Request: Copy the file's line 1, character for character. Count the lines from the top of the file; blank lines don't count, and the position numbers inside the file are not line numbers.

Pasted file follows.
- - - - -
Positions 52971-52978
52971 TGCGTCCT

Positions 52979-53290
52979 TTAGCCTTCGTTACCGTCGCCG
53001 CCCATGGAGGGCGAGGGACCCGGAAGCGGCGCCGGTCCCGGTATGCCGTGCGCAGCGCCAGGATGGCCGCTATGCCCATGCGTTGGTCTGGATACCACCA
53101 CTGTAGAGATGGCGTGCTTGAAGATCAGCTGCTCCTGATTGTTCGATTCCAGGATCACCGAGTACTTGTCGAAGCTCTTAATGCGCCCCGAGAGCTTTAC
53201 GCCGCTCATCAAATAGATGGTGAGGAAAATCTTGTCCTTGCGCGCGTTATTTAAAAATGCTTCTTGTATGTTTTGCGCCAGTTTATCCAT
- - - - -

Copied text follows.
Positions 52971-52978